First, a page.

Any such document is bound to be somewhat controversial, and the draft represents a very major potential strengthening of LSC and its role in access to justice. I would urge any and all to comment, and help ensure that the ultimate document is as strong and effective as possible.
My prior blog, here, summarizes some of the main points of the draft, as well as attempts to highlight what is best about it.
I also share below some specific suggestions for additions that I made in my own comments, just submitted.
- Make a commitment to develop timelines. This is an ambitious Plan, and rightly so. The creation of timelines, particularly in potentially controversial areas such as the use of outcome measures for incentives and remedial actions, would make it much harder for inertia to prevent the implementation of these important ideas. Moreover, having a timeline would help ensure the momentum remained with the implementation of the Plan, even in possible times of unavoidable future leadership transition.
- Make More Explicit LSC’s Commitment to Creating Leadership Institutions on Issues of Access to Justice. The Plan is excellent in its articulation of the need for LSC to become a “leading voice” in this area. I make more explicit that LSC would encourage the organizations with which it partners in this work to create stronger integrated national leadership roles and groupings in this area. I have personally urged moving towards the creation of a national access to justice Commission or equivalent body, modeled on the bi-partisan, multi-constituency model that has been so successful in so many states. While I understand the political complexities, I believe that they can and must be overcome, and that LSC can show true leadership in helping to move such an idea forward.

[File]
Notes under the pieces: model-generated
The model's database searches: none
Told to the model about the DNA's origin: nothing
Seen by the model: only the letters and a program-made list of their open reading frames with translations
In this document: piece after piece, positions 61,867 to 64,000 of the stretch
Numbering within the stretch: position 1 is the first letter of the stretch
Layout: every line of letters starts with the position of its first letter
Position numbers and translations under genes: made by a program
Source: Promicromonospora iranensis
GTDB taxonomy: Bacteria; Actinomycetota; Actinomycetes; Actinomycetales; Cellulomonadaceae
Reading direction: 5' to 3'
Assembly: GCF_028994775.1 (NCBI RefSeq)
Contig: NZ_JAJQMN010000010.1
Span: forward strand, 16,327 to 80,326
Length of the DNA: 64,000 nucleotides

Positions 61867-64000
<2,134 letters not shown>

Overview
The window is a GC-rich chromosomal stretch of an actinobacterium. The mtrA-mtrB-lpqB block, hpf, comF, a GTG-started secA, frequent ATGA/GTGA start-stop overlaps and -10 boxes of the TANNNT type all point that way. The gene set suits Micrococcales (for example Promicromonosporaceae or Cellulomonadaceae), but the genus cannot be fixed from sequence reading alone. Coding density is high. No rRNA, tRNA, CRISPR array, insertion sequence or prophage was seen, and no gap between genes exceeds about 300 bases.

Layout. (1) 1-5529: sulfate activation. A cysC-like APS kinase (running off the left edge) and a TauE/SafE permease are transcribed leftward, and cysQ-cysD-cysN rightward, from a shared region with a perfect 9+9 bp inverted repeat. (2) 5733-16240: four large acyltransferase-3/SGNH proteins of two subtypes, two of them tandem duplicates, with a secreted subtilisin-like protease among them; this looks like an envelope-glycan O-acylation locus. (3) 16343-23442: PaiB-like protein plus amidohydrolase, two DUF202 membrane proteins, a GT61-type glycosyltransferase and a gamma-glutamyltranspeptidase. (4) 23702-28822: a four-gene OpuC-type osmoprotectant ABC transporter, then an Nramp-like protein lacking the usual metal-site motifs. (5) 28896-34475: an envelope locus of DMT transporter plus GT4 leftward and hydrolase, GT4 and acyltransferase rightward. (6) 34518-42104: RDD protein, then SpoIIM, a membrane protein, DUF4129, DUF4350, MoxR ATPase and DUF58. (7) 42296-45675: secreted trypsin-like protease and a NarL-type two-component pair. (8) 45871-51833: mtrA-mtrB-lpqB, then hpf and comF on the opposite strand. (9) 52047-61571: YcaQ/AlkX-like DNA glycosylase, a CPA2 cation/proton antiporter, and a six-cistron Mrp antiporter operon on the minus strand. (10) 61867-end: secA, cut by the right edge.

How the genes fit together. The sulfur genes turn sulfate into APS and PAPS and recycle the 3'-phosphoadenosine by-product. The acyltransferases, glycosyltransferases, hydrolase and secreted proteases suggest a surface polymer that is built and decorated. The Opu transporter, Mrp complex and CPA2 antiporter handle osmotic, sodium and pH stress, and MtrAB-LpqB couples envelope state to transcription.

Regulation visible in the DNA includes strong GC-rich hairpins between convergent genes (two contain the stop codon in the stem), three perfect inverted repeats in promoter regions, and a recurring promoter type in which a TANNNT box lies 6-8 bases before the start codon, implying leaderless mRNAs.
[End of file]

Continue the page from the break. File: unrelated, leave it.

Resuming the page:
- Expand Discussion of Staffing issues. I would encourage inclusion of additional discussion of staffing realignment, particularly at the most senior level, to “bake in” these changes. In particular I believe that there is need for a Chief Information Officer to take leadership of the information strategy.
- Consider Use of Refunding Process to Incentivize Best Practices. It has been my experience that putting grantees on notice of LSC’s intent to request information on, and consider effectiveness in, particular aspects of their activities, has a significant pact on grantee planning processes long before the actual refunding application is due. The competition process can be used to underline the importance of compliance with expectations such as those relating to Best Practices, outcome measures and program Board development. I draw attention to the OMB circular on evidence based practices, blogged about here: http://accesstojustice.net/2012/05/31/nyt-blog-on-omb-memo-the-dawn-of-the-evidence-based-budget-implications-and-ideas/
Feel free to spread your own ideas through the Comments to this post, as well as directly to LSC.